What your view of sports and life would be if you had too many concussions
This past weekend, we had yet another episode of violence at a sporting event. This time, three people were seriously injured in separate incidents at San Francisco’s Candlestick Park during a 49ers-Raiders game. So far, two have been upgraded to fair condition, one was a 24-year-old man who was shot several times in the stomach, and the other was a 26-year-old man who was beaten unconscious in an upper-level stadium restroom during the fourth quarter. An additional shooting victim was treated after receiving superficial facial wounds after the game.
This begs the question: What will be the response to this violence? Increase stadium security? Make sure the people who committed these crimes are arrested and have examples made of them? Revoking the season tickets of those involved?
That last one is supposedly going to happen, along with the idea of banning tailgating in the stadium parking lot after games start. Those both are good ideas, but they only go halfway in their approach as they only solve part of the problem. So what do the teams and the NFL see as a solution? Pat yourself on the back if you said we should cave in to this kind of crap and just don’t play the game.
Both the San Francisco and Oakland police departments have recommended that the annual San Francisco 49ers-Oakland Raiders exhibition game be eliminated following weekend violence during this year’s football game at Candlestick Park, officials with the 49ers told CBS San Francisco on Monday.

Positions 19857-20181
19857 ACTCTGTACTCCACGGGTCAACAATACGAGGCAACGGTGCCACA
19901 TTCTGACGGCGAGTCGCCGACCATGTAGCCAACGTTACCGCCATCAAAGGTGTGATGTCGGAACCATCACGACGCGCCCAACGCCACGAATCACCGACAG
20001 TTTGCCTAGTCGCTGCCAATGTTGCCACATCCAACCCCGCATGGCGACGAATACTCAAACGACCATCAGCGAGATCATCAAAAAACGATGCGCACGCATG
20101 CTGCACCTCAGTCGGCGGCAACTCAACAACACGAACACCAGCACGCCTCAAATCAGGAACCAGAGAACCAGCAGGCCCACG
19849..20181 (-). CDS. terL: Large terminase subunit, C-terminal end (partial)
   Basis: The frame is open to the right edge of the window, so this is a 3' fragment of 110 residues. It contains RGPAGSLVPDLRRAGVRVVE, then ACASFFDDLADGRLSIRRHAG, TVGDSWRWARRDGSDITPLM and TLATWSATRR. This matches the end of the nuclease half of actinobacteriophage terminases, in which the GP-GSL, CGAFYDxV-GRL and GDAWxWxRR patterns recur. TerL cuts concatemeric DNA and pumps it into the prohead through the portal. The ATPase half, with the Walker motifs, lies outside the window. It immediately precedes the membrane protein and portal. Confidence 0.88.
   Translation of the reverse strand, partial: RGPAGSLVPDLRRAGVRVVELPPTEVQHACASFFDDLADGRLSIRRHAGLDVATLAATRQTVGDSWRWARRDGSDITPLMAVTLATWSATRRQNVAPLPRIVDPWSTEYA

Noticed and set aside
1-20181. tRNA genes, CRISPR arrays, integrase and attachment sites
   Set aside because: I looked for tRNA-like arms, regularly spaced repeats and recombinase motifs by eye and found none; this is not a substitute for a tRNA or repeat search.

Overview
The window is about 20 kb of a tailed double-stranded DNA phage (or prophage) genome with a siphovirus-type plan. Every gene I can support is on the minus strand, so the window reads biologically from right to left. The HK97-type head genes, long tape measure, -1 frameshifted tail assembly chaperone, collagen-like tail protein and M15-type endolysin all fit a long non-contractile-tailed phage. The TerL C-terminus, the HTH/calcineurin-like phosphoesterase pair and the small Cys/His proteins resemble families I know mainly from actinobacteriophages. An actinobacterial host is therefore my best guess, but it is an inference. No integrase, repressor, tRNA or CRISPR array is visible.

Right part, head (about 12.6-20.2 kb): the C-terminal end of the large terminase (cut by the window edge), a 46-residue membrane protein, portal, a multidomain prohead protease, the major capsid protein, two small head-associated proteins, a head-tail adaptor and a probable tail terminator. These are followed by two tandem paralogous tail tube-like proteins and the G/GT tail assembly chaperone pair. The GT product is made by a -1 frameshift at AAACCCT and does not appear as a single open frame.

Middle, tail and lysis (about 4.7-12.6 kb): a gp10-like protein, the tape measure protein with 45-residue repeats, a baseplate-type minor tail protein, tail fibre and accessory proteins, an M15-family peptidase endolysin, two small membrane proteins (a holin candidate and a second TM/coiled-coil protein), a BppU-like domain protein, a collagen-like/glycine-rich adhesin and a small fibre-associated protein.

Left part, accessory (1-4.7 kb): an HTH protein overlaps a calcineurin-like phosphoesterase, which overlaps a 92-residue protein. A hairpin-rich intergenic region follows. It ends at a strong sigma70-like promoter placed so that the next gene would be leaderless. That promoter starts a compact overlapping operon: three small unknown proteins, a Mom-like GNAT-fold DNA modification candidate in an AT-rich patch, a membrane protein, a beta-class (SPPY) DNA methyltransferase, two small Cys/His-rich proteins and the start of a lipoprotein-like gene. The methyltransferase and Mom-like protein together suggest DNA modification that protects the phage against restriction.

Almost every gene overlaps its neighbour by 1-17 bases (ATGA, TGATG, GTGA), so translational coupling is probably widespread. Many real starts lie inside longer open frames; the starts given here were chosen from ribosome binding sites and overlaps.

The 49ers said they were reviewing the police recommendations and scheduled a news conference for later in the day with team president Jed York.
The San Jose Mercury News and Oakland Tribune newspapers reported Monday that the NFL had decided to stop scheduling the rivalry game, but both 49ers officials and Oakland Raiders CEO Amy Trask told CBS San Francisco that no decision had yet been made on the Battle of the Bay’s future.
Welcome to another typical American over-reaction; it is weak, it is misguided, and it doesn’t solve the problem.
First of all, even though Raiders CEO Amy Trask says no decision has yet been made, you can tell cancelling the game is clearly the primary option on the table based on what she’s not saying. Go through the rest of the story; you won’t see any allusions to specific plans for solving the problem.
SFPD Chief Greg Suhr told KCBS Radio that “we added substantial numbers (of officers) for Saturday’s game” and added, “obviously we were right (to do so.)”
You would expect a police chief to talk about beefed-up security, especially since that is exactly what was done at this event. Yet, after increasing security, we still have three people shot and another beaten to a pulp.
There’s two problems here. First, we really don’t know what the original size of the security presence was, so we really can’t tell if the precautions taken for Saturday’s game were appropriate. Second of all, unless you declare martial law, security can’t stop every drunken bum who wants to throw a punch in a men’s room.